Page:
ko.components.register('my-custom-element', { /* No config needed */ });

Alternatively, you can override getComponentNameForNode to control dynamically which elements map to which component names, independently of preregistration.

Note: Combining custom elements with regular bindings

A custom element can have a regular data-bind attribute (in addition to any params attribute) if needed. For example,

<products-list params='category: chosenCategory'
               data-bind='visible: shouldShowProducts'>
</products-list>

However, it does not make sense to use bindings that would modify the element’s contents, such as the text or template bindings, since they would overwrite the template injected by your component.

Knockout will prevent the use of any bindings that use controlsDescendantBindings, because this also would clash with the component when trying to bind its viewmodel to the injected template. Therefore if you want to use a control flow binding such as if or foreach, then you must wrap it around your custom element rather than using it directly on the custom element, e.g.,:

<!-- ko if: someCondition -->
    <products-list></products-list>
<!-- /ko -->

or:

<ul data-bind='foreach: allProducts'>
    <product-details params='product: $data'></product-details>
</ul>

Note: Custom elements cannot be self-closing

You must write <my-custom-element></my-custom-element>, and not <my-custom-element />. Otherwise, your custom element is not closed and subsequent elements will be parsed as child elements.

This is a limitation of the HTML specification and is outside the scope of what Knockout can control. HTML parsers, following the HTML specification, ignore any self-closing slashes (except on a small number of special “foreign elements”, which are hardcoded into the parser). HTML is not the same as XML.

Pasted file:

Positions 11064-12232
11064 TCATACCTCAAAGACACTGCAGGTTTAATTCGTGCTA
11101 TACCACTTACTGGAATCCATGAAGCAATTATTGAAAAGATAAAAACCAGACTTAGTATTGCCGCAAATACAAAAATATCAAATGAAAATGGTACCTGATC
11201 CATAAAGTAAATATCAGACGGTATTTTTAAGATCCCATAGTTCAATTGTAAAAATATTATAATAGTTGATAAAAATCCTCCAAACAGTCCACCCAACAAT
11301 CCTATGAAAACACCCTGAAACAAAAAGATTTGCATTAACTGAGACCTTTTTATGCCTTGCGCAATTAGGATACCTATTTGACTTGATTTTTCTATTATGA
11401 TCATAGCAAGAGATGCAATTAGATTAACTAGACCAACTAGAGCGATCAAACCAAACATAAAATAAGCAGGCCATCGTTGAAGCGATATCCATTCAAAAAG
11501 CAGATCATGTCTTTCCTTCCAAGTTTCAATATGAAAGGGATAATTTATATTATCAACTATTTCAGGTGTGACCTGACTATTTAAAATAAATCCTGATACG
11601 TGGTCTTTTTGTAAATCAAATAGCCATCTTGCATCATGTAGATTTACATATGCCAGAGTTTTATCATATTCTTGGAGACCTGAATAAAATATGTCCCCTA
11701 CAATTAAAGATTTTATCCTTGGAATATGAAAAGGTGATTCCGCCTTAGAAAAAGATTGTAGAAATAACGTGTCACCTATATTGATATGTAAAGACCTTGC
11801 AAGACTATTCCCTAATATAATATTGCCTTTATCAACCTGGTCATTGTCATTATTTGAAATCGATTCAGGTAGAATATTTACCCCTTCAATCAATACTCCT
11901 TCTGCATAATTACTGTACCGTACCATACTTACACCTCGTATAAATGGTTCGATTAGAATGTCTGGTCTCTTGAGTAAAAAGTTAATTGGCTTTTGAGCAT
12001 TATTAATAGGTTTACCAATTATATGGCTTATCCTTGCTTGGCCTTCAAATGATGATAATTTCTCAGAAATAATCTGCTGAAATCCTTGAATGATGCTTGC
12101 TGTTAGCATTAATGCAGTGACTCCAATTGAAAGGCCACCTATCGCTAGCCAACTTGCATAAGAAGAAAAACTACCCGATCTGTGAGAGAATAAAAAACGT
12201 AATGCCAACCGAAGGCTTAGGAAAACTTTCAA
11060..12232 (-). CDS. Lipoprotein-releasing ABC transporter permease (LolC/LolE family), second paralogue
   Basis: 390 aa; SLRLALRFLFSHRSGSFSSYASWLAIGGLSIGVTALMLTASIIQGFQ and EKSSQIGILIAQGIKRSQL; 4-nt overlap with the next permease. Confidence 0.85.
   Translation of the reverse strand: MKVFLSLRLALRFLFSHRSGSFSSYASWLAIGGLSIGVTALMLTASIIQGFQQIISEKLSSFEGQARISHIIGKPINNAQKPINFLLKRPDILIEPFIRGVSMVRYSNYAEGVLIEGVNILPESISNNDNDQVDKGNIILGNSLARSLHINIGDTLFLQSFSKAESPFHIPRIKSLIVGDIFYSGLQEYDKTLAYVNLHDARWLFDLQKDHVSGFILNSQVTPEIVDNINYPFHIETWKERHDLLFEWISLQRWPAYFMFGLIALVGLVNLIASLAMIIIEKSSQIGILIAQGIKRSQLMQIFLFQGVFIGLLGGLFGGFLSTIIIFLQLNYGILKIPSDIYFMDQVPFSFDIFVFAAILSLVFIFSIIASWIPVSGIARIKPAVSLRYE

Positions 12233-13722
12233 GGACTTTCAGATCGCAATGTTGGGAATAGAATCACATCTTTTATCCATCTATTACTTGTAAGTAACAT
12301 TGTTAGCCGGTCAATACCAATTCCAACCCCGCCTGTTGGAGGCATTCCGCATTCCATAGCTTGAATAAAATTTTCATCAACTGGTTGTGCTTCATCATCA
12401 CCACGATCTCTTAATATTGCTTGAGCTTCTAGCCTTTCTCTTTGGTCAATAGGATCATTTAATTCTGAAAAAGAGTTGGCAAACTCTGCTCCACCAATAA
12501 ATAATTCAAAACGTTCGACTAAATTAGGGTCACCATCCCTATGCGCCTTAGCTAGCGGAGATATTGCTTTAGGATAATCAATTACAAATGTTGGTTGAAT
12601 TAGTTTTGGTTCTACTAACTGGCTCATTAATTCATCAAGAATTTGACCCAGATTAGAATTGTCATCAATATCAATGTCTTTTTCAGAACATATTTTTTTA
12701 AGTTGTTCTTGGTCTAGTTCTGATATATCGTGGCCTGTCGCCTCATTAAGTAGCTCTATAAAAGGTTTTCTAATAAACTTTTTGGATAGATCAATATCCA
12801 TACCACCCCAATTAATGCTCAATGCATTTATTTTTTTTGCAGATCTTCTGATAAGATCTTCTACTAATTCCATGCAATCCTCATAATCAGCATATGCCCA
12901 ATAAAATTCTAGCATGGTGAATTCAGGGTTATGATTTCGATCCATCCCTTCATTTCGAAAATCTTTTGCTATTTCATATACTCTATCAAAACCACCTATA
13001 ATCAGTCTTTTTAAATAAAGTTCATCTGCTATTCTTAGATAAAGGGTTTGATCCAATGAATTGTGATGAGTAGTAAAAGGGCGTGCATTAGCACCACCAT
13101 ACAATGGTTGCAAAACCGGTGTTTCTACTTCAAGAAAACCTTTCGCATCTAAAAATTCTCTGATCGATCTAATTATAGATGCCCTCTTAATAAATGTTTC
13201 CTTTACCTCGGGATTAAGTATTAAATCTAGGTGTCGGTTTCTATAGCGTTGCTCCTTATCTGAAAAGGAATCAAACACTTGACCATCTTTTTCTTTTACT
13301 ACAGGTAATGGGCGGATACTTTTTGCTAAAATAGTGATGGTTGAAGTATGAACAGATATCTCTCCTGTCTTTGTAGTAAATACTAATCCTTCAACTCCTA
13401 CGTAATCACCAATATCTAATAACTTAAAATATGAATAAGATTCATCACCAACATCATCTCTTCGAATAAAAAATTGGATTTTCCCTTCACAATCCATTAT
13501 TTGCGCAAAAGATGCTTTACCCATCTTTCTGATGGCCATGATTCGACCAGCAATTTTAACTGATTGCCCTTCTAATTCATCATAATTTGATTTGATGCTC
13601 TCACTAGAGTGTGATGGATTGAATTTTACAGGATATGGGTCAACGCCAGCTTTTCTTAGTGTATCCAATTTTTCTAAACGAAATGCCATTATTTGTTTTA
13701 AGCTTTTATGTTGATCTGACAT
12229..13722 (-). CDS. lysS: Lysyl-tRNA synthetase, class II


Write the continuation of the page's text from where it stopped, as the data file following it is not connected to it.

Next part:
Note: Custom elements and Internet Explorer 6 to 8

Knockout tries hard to spare developers the pain of dealing with cross-browser compatiblity issues, especially those relating to older browsers! Even though custom elements provide a very modern style of web development, they still work on all commonly-encountered browsers:

  • HTML5-era browsers, which includes Internet Explorer 9 and later, automatically allow for custom elements with no difficulties.
  • Internet Explorer 6 to 8 also supports custom elements, but only if they are registered before the HTML parser encounters any of those elements.

IE 6-8’s HTML parser will discard any unrecognized elements. To ensure it doesn’t throw out your custom elements, you must do one of the following:

  • Ensure you call ko.components.register('your-component') before the HTML parser sees any <your-component> elements
  • Or, at least call document.createElement('your-component') before the HTML parser sees any <your-component> elements. You can ignore the result of the createElement call — all that matters is that you have called it.

For example, if you structure your page like this, then everything will be OK:

<!DOCTYPE html>
<html>
    <body>